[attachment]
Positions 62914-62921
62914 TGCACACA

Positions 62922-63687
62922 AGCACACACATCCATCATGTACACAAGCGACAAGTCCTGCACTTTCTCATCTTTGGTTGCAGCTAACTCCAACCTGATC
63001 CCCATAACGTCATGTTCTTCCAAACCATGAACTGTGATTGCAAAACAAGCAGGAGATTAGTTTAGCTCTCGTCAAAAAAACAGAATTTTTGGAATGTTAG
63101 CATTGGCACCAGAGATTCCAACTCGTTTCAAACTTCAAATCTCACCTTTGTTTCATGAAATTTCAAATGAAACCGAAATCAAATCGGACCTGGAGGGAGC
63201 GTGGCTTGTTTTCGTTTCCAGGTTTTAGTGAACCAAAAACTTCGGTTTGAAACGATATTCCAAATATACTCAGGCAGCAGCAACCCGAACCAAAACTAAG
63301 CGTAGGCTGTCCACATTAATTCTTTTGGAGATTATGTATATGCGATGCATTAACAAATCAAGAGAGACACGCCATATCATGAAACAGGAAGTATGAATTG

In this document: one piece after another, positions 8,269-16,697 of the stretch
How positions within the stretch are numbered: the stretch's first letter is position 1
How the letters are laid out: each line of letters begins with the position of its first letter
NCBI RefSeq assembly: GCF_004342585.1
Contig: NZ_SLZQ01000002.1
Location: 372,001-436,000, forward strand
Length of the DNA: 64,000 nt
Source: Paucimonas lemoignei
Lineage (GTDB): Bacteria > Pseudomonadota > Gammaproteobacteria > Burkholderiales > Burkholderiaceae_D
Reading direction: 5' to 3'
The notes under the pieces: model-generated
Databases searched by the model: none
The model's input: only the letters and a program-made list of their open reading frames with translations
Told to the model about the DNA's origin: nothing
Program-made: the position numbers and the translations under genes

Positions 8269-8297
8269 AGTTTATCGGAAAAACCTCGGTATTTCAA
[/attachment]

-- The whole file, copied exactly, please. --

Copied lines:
Positions 62914-62921
62914 TGCACACA

Positions 62922-63687
62922 AGCACACACATCCATCATGTACACAAGCGACAAGTCCTGCACTTTCTCATCTTTGGTTGCAGCTAACTCCAACCTGATC
63001 CCCATAACGTCATGTTCTTCCAAACCATGAACTGTGATTGCAAAACAAGCAGGAGATTAGTTTAGCTCTCGTCAAAAAAACAGAATTTTTGGAATGTTAG
63101 CATTGGCACCAGAGATTCCAACTCGTTTCAAACTTCAAATCTCACCTTTGTTTCATGAAATTTCAAATGAAACCGAAATCAAATCGGACCTGGAGGGAGC
63201 GTGGCTTGTTTTCGTTTCCAGGTTTTAGTGAACCAAAAACTTCGGTTTGAAACGATATTCCAAATATACTCAGGCAGCAGCAACCCGAACCAAAACTAAG
63301 CGTAGGCTGTCCACATTAATTCTTTTGGAGATTATGTATATGCGATGCATTAACAAATCAAGAGAGACACGCCATATCATGAAACAGGAAGTATGAATTG

In this document: one piece after another, positions 8,269-16,697 of the stretch
How positions within the stretch are numbered: the stretch's first letter is position 1
How the letters are laid out: each line of letters begins with the position of its first letter
NCBI RefSeq assembly: GCF_004342585.1
Contig: NZ_SLZQ01000002.1
Location: 372,001-436,000, forward strand
Length of the DNA: 64,000 nt
Source: Paucimonas lemoignei
Lineage (GTDB): Bacteria > Pseudomonadota > Gammaproteobacteria > Burkholderiales > Burkholderiaceae_D
Reading direction: 5' to 3'
The notes under the pieces: model-generated
Databases searched by the model: none
The model's input: only the letters and a program-made list of their open reading frames with translations
Told to the model about the DNA's origin: nothing
Program-made: the position numbers and the translations under genes

Positions 8269-8297
8269 AGTTTATCGGAAAAACCTCGGTATTTCAA